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phant exclamations does he enter the deep bed of the river! “I have fought a good fight, I have finished my course, I have kept the faith : henceforth there is laid up for me a crown of righteousness, which the Lord, the righteous judge, shall give me at that day: and not to me only, but unto all them also that love his appearing.”—2 TIMOTHY IV. 7, 8. “0 death, where is thy sting? O grave, where is thy victory ? The sting of death is sin; and the strength of sin is the law. But thanks be to God, which giveth us the victory through our Lord Jesus Christ.”—1 Cor. xv. 55, 57. Conquered, yet he conquers; and, when he falls, victory is emblazoned on his “shield of faith.” Then “the battle of life" is hushed; the work of earth is done; the probation closed; and death to the Christian is
* * * * “ Like a shadow thrown,
as he enters into the rest which remaineth for the people of God! But in the instance of a dying infant, we hear no rapturous exclamation-no bursting of immortal joy-10 defiant and holy triumph over death and the grave. All its utterances are those of dying agony, rising spontaneously from the fainting heart of the little sufferer: or else it dies in fettered and mournful silence. As far as we can learn it has no dread for the “unknown future”-no hope for the “land of deepest shade.” Luther says that little children “ die without fear or anguish, without disputes, and without the temptations which usually beset death :" so he judged from being an eye-witness of the exit of his dear child Madeleine. Parental and Christian sympathy cannot therefore encourage and strengthen them in nature's grand and solemn conflict. Yet, if Heaven has a peculiar regard for young life and infant being-if they are the protogées of His love, and if He upholds and strengthens the fainting spirit of the adult Christian in dying, surely He does not forget those little ones in death, who then have far greater need of His almighty help than in life, and whose angels do always behold His face in glory! It would indeed be strangely unlike Him whose nature is all love and sympathy, and who “gathers the lambs in his bosom,” to leave helpless infancy alone in the pitchy darkness of its last
earthly hour, to battle single-handed with the grisly foe, and to struggle by itself with the rough and dashing surges of the cold river of death! It would be the veriest difficulty for us to believe the fearful contrary.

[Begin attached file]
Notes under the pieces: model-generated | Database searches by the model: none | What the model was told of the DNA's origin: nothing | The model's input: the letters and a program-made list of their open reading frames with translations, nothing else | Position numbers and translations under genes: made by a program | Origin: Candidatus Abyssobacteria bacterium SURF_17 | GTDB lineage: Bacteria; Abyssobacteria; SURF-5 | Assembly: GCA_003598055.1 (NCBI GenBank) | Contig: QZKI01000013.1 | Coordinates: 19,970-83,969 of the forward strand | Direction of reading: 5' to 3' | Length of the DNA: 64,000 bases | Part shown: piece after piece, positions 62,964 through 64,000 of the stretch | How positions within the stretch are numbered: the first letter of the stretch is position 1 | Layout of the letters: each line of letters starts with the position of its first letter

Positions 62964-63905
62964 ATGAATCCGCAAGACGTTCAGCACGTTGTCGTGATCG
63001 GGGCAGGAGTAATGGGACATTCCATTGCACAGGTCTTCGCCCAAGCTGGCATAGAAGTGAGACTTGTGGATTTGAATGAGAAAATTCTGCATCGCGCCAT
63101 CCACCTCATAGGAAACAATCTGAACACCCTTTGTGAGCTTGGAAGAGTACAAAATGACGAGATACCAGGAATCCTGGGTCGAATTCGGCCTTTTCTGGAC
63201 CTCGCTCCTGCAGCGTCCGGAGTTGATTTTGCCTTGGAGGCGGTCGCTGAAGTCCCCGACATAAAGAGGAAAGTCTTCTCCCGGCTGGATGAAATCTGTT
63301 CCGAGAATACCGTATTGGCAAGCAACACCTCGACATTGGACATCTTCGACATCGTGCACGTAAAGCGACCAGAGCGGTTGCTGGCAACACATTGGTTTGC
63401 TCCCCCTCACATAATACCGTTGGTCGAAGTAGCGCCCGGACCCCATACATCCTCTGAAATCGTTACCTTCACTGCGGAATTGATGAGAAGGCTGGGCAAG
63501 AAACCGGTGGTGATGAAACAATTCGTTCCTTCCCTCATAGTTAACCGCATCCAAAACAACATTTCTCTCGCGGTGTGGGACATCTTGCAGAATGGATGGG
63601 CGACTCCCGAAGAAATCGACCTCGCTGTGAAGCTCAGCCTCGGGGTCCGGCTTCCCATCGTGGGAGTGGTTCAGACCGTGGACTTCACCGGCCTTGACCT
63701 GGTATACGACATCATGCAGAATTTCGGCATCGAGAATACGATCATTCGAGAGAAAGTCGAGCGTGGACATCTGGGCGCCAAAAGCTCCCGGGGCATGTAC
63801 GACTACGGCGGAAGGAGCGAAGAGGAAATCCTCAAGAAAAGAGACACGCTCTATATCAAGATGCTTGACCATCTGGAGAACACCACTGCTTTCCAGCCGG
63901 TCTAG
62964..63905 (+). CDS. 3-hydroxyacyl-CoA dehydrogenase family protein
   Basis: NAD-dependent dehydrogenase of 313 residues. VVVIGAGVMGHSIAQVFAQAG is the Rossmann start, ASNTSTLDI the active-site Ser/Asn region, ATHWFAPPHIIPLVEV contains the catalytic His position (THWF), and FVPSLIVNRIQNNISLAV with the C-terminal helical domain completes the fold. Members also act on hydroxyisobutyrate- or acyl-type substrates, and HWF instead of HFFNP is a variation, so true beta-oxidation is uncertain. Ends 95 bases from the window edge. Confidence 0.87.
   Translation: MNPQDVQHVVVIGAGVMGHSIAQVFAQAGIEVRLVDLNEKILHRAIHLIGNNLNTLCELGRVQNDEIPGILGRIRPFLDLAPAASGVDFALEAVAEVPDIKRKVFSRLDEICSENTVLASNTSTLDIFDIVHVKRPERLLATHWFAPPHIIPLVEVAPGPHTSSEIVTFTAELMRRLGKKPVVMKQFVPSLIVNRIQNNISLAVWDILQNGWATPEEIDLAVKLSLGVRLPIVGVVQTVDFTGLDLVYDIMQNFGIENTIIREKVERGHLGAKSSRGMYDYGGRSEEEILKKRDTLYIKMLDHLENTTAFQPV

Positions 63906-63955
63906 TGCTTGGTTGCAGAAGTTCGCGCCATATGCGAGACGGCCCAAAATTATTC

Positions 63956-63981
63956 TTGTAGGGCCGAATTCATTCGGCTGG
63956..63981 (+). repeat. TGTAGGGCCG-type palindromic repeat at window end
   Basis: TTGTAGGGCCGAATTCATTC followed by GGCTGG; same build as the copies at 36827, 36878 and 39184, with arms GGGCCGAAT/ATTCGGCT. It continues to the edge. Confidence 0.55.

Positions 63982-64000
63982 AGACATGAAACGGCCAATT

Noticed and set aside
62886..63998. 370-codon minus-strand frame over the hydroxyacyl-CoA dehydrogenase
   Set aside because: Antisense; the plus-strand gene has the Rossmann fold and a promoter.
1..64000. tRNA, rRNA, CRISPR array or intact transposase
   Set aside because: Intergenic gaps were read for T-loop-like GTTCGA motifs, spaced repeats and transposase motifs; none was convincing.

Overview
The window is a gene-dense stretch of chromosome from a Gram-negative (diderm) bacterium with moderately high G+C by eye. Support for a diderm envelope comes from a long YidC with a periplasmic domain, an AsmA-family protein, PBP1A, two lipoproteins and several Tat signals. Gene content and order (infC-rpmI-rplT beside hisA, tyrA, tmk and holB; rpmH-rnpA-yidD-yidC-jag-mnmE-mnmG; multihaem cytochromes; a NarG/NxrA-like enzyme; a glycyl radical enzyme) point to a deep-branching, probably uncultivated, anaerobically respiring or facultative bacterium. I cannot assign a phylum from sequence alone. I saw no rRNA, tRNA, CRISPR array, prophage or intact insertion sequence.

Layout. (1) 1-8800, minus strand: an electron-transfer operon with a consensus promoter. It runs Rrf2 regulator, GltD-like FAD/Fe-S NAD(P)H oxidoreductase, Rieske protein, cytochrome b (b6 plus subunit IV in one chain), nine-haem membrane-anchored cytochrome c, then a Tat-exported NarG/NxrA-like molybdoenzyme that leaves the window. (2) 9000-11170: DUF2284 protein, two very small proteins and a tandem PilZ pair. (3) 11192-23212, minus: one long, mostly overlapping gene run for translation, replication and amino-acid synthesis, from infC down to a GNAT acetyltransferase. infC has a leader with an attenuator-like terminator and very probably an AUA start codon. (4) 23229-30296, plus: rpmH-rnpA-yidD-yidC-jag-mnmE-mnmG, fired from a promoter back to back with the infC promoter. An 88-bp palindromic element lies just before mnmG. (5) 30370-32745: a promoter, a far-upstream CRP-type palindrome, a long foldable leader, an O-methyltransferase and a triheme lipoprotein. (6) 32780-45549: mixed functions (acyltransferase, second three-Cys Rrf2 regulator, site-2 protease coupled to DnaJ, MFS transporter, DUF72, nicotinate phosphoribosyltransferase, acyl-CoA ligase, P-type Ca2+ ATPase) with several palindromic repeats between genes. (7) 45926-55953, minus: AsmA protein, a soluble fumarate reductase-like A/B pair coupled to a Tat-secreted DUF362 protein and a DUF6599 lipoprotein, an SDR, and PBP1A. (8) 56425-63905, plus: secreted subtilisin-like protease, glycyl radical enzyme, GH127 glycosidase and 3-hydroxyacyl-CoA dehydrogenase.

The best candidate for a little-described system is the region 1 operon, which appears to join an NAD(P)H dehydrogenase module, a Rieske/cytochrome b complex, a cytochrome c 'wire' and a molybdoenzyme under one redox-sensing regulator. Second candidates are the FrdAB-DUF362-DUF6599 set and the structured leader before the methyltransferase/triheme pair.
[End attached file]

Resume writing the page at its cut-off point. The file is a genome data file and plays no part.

“ Yes ! o'er the couch an angel spread
His pure ethereal wings,
Unutterable things :
And whisperd soft of anguish spar'd
Of bliss immortal given!
With dreams of opening heaven !"
Poor mother! the scalding tears of maternal sympathy gush forth as thou seest thy little babe's exquisite sufferings,—those foreshadowings of death — and canst not alleviate them! Its piercing cry of agony drives thee to distraction! Fain wouldest thou suffer in its stead ! But it must die in thy lap! And yet, though thou perceivest them not, there are other arms-and they are far mightier than thine-around that dying child. “The Good Shepherd” has carried the lamb to the heavenly pasture, and encircled its fair brow with a halo of everlasting glory! That cold and dead piece of clay lying on thy soft lap, or in the little cradle, is but the perishable cabinet, the precious jewel now sparkles in the diadem of Jesus! Thy piercing cry cannot awake it from its deep and mortal slumber!
In the infancy of the world there was no death. No law had been violated, no guilt contracted. The “old serpent” had not trailed over the fair flowers of Eden, nor passed over its lovely bosom, nor left his slime-mark on its bright pathways. The sky was cloudless and serene; the sun was ever clear; nature was without a seared leaf; man's heart without a care or a sorrow; and everything was brimful of jubilant gladness! But alas! man sinned; guilt was contracted; Paradise marred; the ground cursed; and humanity smitten with disease and death! But, blessed be God ! Jesus Christ has “magnified the law;" He has made an atonement for sin. He has captured death, and robbed him of his sting, and despoiled the grave of its victory. His blood “cleanseth from all sin.” Now, as earth began with Eden, but was marred by the first Adam's sin, it will end with Eden, because of the second Adam's death. “Para
dise Lost,” will yet be “ Paradise Regained.” And as there was a happy period when there was no temporal death, there will ultimately be a repetition of this delightful state, with this mighty and glorious difference-DEATH WILL HIMSELF DIE, and God and angels will bury him in a grave from whence he will obtain no resurrection! An immortal life will then pulsate in every heart, and a relaxless energy strengthen every nerve. “And God shall wipe away all tears from their eyes; and there shall be no more death, neither sorrow, nor crying, neither shall there be any more pain: for the former things are passed away.” -REV. XXI. 4.